News Feed Discussions Quality of life – lightweight vs heavyweight mesh

  • Quality of life – lightweight vs heavyweight mesh

    Posted by Good intentions on February 26, 2019 at 7:29 pm

    I’ve come across an interesting article comparing light mesh versus heavy mesh. But it is one of the pay-per-view journals so I can’t see the full paper. The conclusion is that they are both essentially the same. But it’s not clear if either is better than a pure tissue repair. Or even if people were happy with the outcome. Just that they are both either equally good or equally bad. It received an award when the results were presented.

    In this age of “informed consent” shouldn’t these articles be free to the general public? How are we supposed to be informed if the research is held by the mesh repair industry? I can’t afford to buy these articles to see if anything of value is in them. Maybe somebody wants to take a shot and see what the actual quality of life results were.

    Also very interesting that the medical device makers spent thousands or millions, you would expect, “developing” these lightweight materials as a solution for chronic pain and complications. Supposedly with high level research behind the development. But there’s nothing here. Waste of money, waste of time, apparently, but good marketing material to sell more product and look like they are working on solutions to the chronic pain issue. Thousands of surgeons recommending light weight mesh as a preventive measure to chronic pain. Everybody, including the surgeons, has been fooled, apparently. Lightweight mesh looks like a sham.


    Contoured lightweight mesh and heavyweight mesh in laparoscopic inguinal hernia repair yield excellent recurrence rates and no difference in postoperative complications or quality of life. Considering the lack of outcome difference with long-term follow-up, heavyweight mesh may be considered for use in laparoscopic inguinal hernia repair patients. Presented at the 2017 Annual Meeting of the American Hernia Society, where it received the Resident/Fellow Research Award.”

    DrBrown replied 5 years, 2 months ago 3 Members · 4 Replies
  • 4 Replies
  • DrBrown

    February 27, 2019 at 6:14 pm

    Dear Chaunce1234
    If you look at young males with indirect inguinal hernias, the recurrence rate is the same with a pure tissue repair when compared with mesh repair.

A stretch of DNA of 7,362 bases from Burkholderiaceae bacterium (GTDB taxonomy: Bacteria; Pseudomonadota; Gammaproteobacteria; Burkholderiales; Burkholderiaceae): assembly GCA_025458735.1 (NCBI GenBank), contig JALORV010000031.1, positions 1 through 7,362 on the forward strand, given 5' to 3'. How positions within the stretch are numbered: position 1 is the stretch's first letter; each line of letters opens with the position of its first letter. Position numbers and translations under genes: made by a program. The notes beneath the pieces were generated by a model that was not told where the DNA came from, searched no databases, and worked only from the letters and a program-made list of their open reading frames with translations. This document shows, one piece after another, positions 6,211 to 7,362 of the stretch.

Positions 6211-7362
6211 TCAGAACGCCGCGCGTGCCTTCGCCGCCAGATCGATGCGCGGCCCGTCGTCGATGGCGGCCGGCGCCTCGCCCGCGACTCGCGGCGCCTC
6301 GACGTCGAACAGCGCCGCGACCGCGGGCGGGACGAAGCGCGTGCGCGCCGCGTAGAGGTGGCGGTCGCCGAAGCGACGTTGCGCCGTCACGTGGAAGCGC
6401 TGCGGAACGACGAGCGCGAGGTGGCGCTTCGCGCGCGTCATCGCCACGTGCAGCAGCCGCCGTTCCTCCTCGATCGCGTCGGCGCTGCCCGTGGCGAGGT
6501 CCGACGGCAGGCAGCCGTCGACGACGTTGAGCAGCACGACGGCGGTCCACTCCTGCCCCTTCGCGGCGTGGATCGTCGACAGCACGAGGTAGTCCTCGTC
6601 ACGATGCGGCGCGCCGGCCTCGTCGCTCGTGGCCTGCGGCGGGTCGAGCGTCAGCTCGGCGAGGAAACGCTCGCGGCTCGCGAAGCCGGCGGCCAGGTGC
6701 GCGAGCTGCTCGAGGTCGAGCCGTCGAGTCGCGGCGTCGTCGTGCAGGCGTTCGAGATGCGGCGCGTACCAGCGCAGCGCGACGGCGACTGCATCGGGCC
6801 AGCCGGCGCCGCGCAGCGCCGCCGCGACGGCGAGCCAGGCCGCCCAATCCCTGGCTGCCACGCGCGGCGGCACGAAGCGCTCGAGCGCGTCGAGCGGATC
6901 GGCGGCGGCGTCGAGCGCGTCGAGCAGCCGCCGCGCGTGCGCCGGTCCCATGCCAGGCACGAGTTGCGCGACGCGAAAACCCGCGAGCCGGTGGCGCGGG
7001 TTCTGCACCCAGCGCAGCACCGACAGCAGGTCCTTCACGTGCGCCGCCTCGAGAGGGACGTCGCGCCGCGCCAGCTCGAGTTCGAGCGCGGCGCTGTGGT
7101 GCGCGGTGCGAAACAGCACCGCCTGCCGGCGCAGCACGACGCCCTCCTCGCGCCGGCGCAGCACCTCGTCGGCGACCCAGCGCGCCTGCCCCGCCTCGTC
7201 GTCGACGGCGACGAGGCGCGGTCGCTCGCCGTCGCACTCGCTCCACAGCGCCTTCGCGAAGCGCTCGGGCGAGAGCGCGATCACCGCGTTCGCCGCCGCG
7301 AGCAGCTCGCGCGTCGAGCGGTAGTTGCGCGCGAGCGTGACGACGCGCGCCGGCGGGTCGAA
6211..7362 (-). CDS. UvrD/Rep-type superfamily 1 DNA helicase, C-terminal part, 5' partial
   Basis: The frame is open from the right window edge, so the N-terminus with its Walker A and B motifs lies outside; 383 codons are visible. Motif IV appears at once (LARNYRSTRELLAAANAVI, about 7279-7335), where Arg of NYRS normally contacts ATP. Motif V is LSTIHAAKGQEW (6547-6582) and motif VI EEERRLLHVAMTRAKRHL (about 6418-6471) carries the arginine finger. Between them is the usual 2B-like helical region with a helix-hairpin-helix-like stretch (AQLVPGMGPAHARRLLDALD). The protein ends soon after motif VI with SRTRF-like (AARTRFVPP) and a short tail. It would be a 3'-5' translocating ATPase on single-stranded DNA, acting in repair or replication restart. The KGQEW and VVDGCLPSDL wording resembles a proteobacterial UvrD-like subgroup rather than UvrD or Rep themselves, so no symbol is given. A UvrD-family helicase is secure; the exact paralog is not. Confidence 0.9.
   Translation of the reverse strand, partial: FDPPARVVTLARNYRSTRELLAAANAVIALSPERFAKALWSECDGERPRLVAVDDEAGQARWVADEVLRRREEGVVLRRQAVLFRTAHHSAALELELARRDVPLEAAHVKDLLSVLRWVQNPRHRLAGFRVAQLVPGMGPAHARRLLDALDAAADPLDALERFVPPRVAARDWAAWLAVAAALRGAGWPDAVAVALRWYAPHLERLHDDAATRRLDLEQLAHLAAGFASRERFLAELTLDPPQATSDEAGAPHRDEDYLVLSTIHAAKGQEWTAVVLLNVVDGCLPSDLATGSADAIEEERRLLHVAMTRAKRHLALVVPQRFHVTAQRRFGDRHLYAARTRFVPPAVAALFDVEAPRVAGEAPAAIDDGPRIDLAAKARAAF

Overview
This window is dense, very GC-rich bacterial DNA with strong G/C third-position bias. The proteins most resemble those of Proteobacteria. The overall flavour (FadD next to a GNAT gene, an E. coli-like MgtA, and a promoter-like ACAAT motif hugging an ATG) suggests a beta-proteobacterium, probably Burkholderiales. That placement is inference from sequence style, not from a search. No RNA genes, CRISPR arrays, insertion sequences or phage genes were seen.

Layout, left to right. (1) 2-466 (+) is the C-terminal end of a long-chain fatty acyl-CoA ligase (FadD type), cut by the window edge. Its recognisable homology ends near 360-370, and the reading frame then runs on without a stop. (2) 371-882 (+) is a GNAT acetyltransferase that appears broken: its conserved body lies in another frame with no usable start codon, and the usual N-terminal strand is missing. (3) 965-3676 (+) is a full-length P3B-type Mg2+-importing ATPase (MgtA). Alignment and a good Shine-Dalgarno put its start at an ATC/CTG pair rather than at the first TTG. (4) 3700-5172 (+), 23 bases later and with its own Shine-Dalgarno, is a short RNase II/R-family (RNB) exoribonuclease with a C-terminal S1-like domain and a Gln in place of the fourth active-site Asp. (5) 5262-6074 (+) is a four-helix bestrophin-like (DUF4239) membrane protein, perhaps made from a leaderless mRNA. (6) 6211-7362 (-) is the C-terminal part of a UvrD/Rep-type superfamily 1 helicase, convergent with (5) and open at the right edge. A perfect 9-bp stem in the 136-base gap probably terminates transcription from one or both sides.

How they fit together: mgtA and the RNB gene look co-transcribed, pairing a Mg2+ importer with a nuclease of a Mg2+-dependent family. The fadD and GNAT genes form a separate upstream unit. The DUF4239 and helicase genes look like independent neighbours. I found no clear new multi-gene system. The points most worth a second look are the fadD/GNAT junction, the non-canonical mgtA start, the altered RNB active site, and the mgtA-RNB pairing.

Thus, especially in young males, there is no need for mesh.

    Also if you do a literature search for postoperative pain after inguinal hernia repair, it is difficult to find any articles about the post op pain before the introduction of mesh. Which suggests that pain complications were minimal before the introduction of mesh.
    That is also my personal experience.

    Bill Brown MD

  • Chaunce1234

    February 26, 2019 at 11:31 pm

    There seems to be a significant number of different products with different outcomes, which surely confuses the tracking of outcomes and in determining what works best, when, why, for who, and, most importantly, what offers the best quality of life to the particular patient.

    The Swedish Hernia Register is an interesting source of information on hernia repairs and complications, and some fascinating studies are done using their data. Once such conclusion using a significantly larger sample size (13,000+ repairs) suggest that lightweight mesh is associated with less pain and less stiffness, but with slightly higher recurrence rate risk. Unfortunately the most important data that really matters to the patients – quality of life, chronic pain risk, pain severity, etc – is still not emphasized much at all, which is disappointingly typical.

    Also, unrelated, but I stumbled into an older British study of 4000 patients that compared mesh and non-mesh repair, which found recurrence risk is 1.4% for mesh and 4.4% non-mesh – both sound quite low. But unfortunately there is no focus on chronic pain or quality of life of the patient in this study either, and there is no mention on the type of mesh used, nor the type of non-mesh repair used.

  • Good intentions

    February 26, 2019 at 8:49 pm

    Another video from the past, with some of the bigger names in the field, with a question about choosing from the huge assortment of meshes. 2011. The chaos and confusion is incredible.

  • Good intentions

    February 26, 2019 at 7:33 pm

    From 2012 recommending lightweight mesh for chronic pain reduction.

    Here’s Ethicon’s, using their own “International” hernia registry results to market light weight mesh.

    • In the same study, patients reported improvement in pain and movement limitations from baseline at 1 year postsurgery2*

    * Data from a prospective, longitudinal study of 470 patients receiving laparoscopic, mostly inguinal, hernia repair with ULTRAPRO®Flat Mesh from the IHMR. Most complications reported: hematoma 1.3% and seroma 3.6%.

Log in to reply.